It’s been a while since I did some Old School Dungeons & Dragons on Twitter, but I’ve finally gotten myself back into the rhythm! (I am now also posting the threads on Mastodon, given the instability of Twitter.) Hopefully I’ll keep up the routine. So let’s get started…
X10: Red Arrow, Black Shield (1985), by Michael S. Dobson. This is one I wanted to get my hands on some time ago!
This one is somewhat fascinating, as it is a sequel to two earlier adventures: X4: Master of the Desert Nomads, and X5: Temple of Death, by David “Zeb” Cook from 1983.
Those earlier adventures are two of my all-time favorites! They are super-creative and clever adventures where a small party of adventurers must track down the mysterious Master in his homeland before he can send his armies to conquer the known world!
In those earlier adventures, the Master is slain, but in RA, BS the Master is back without explanation, and his armies are finally launching a massive assault on the civilized world. The player characters must not only defeat the Master, but they must lead armies in battle.
For this purpose, RA, BS is designed for use with the Battlesystem set of mass combat rules, or the simpler War Machine set of rules introduced in the D&D Companion Set. The module comes with tokens for depicting the armies.
The story starts with the Master’s armies launching an assault on a city the player characters are staying in. The PCs can lead a defense of the city, or help organize a retreat.
Much of the adventure involves the characters traveling from country to country, mustering up enough allies to oppose the Master’s army. Stats are given for all the potential allies, who must be won over one at a time.
To help in this quest, the adventure comes with a full-color map of the relevant regions of Mystara, quite a nice addition!
Along their quest, the PCs learn of a magical item that can be used to defeat the Master, and they eventually seek it out, and then the Master, for a final battle. This final battle is a bit underwhelming, as it takes place in the Master’s desert tent camp. Overall, I found the adventure not up to the standards of the previous members of the series.
The adventure does have some interesting ideas, though! For movement through the cities, it introduces flow charts to determine the encounters the PCs have, a much more elegant solution than trying to map out an entire city!
Red Arrow, Black Shield is a rather hard to find item, and usually quite expensive. I managed to find a relatively cheap copy in very good condition! It’s not the most exciting adventure, but I’m glad to have it in my collection.
The Unknown Gods (1980), by Bledsaw, Holmer, Jaquays, and Petrowsky. This is another book that I wanted to get my hands on for ages! I finally found an inexpensive copy at Games Plus.
This book, as the back cover states, consists of 83 original deities that can be used for a D&D campaign. This was one of the last Judges Guild products officially approved for D&D before TSR didn’t renew their license.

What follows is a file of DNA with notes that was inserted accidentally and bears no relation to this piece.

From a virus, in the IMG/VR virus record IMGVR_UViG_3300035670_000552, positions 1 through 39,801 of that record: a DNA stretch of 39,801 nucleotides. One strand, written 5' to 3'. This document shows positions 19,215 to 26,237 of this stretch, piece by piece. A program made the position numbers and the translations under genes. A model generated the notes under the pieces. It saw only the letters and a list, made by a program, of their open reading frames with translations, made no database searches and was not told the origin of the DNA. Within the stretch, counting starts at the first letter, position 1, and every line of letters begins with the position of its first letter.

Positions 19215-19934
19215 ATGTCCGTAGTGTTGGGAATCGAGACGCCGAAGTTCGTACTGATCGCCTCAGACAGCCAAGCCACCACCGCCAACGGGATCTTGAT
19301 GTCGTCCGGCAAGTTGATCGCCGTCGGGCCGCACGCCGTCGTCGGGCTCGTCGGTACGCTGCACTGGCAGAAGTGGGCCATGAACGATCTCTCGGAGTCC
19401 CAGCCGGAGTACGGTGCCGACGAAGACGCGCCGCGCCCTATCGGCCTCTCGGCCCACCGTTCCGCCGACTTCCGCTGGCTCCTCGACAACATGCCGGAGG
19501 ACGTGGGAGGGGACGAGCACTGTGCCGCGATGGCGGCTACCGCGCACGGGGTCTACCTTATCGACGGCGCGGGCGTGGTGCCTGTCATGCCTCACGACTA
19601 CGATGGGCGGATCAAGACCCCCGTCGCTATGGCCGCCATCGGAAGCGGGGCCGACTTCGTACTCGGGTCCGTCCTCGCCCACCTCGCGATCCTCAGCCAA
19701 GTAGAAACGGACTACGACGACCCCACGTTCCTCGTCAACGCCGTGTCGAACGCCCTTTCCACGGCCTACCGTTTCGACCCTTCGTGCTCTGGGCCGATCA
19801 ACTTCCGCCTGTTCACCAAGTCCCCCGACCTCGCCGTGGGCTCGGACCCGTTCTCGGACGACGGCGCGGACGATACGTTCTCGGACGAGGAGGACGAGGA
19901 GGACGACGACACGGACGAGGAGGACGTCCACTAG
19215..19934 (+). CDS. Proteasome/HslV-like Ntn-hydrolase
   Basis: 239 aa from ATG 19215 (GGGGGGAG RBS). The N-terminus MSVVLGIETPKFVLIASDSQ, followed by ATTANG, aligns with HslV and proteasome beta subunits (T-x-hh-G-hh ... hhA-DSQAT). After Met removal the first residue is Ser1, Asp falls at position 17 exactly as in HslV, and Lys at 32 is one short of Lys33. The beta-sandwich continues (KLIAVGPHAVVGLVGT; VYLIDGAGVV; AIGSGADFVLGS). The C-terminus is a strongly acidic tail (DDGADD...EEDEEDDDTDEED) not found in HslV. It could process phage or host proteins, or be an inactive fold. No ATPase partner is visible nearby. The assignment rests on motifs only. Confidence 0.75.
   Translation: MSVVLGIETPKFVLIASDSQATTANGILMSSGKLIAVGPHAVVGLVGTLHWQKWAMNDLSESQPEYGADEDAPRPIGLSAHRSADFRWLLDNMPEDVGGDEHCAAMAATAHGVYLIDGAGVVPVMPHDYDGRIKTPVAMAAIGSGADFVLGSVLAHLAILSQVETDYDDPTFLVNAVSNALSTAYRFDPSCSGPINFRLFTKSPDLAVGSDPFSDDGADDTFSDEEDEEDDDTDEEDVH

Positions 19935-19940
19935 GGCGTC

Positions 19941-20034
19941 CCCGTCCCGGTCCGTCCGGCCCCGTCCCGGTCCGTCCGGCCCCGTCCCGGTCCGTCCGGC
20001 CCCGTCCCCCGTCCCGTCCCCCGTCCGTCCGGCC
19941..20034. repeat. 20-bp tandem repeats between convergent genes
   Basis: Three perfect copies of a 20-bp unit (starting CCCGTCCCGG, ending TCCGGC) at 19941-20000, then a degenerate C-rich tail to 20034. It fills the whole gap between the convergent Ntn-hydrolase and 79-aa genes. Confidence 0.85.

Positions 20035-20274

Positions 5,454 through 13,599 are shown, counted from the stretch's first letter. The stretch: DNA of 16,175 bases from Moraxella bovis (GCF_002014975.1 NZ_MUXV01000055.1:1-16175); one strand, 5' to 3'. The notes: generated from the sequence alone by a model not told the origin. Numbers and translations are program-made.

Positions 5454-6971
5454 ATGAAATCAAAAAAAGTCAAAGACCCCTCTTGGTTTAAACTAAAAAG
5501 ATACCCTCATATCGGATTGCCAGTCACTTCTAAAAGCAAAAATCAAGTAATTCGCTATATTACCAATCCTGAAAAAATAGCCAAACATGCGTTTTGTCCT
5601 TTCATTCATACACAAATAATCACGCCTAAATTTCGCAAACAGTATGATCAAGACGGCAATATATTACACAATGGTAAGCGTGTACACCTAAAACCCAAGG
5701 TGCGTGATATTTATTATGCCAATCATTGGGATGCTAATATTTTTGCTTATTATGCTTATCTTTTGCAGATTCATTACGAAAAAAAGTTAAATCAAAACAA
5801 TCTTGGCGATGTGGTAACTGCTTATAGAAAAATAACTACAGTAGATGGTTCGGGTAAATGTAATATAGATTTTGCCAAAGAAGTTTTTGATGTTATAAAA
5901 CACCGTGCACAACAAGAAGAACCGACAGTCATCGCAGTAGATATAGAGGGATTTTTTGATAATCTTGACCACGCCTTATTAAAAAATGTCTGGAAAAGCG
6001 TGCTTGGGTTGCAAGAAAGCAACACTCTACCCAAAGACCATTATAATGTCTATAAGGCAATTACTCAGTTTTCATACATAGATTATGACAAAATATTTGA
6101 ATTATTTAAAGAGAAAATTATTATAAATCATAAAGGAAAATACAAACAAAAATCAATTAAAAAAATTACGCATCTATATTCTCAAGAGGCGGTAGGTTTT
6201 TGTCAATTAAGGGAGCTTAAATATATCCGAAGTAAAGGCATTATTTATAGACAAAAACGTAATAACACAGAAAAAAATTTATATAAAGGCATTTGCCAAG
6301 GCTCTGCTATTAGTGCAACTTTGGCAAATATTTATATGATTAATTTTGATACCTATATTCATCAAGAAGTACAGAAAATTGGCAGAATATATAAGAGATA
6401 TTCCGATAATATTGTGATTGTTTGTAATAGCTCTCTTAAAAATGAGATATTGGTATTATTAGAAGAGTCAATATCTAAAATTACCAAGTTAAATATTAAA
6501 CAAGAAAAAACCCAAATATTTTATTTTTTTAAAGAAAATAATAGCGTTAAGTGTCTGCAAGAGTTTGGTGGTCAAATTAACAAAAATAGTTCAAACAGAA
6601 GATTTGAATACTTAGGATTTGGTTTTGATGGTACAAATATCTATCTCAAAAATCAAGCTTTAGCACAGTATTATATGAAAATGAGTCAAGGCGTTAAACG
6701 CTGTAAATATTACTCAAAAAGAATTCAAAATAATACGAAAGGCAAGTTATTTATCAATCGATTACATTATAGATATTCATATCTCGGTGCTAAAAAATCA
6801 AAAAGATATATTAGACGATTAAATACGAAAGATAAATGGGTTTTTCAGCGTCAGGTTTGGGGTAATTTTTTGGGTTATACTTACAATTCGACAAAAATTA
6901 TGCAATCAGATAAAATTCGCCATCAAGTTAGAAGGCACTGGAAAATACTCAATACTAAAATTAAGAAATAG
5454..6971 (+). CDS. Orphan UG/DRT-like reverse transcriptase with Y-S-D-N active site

In hindsight, this was a pretty cool idea at the time: the official TSR Deities and Demigods contained a lot of traditional gods from religion and folklore, but relatively few original creations to give a campaign some flavor.
And the gods presented are delightfully specific and weird, like Shindra, Goddess of Dancing Girls…
… Margonne, God of Evil Plans…
… and Tika-Nahu, God of Campfires, with three arms! There is no information provided about any religions associated with any of these gods, but that is probably for the best: let the players and DM use their imagination to make the details.
My favorite is Xirchiriod, Chaos Unbounded, whose stats and behaviors are chosen randomly for each encounter with a series of dice rolls!
Here’s the entire table of contents, which includes demihuman deities as well. Though not every god in the list is delightfully weird, I really appreciate how very different they are from they gods of myth and religion. A great supplement to spice up a campaign!
Faerie Mound of Dragonkind (1987), by Jean Blashfield and James M. Ward. Here’s another one that is quite unusual and relatively unknown!
This is one of a number of solo adventures designed to solve the problem that plagued D&D: it couldn’t be played alone! TSR addressed with things like actual adventures written in invisible ink, like Maze of the Riddling Minotaur (1983)…
… and Endless Quest books, that allowed the reader to ‘pick a path’ through the story, like Dungeon of Dread (1982).
Faerie Mound lies somewhere between these two approaches. It is a choose-your-own-adventure book, but with simplified dice rules and a choice of characters with stats and equipment.
The quest in this book is to seek out the dust of a long-dead faerie king from his tomb. You enter the mound and find that it is still very occupied by faeries, who can help or hinder you on a whim.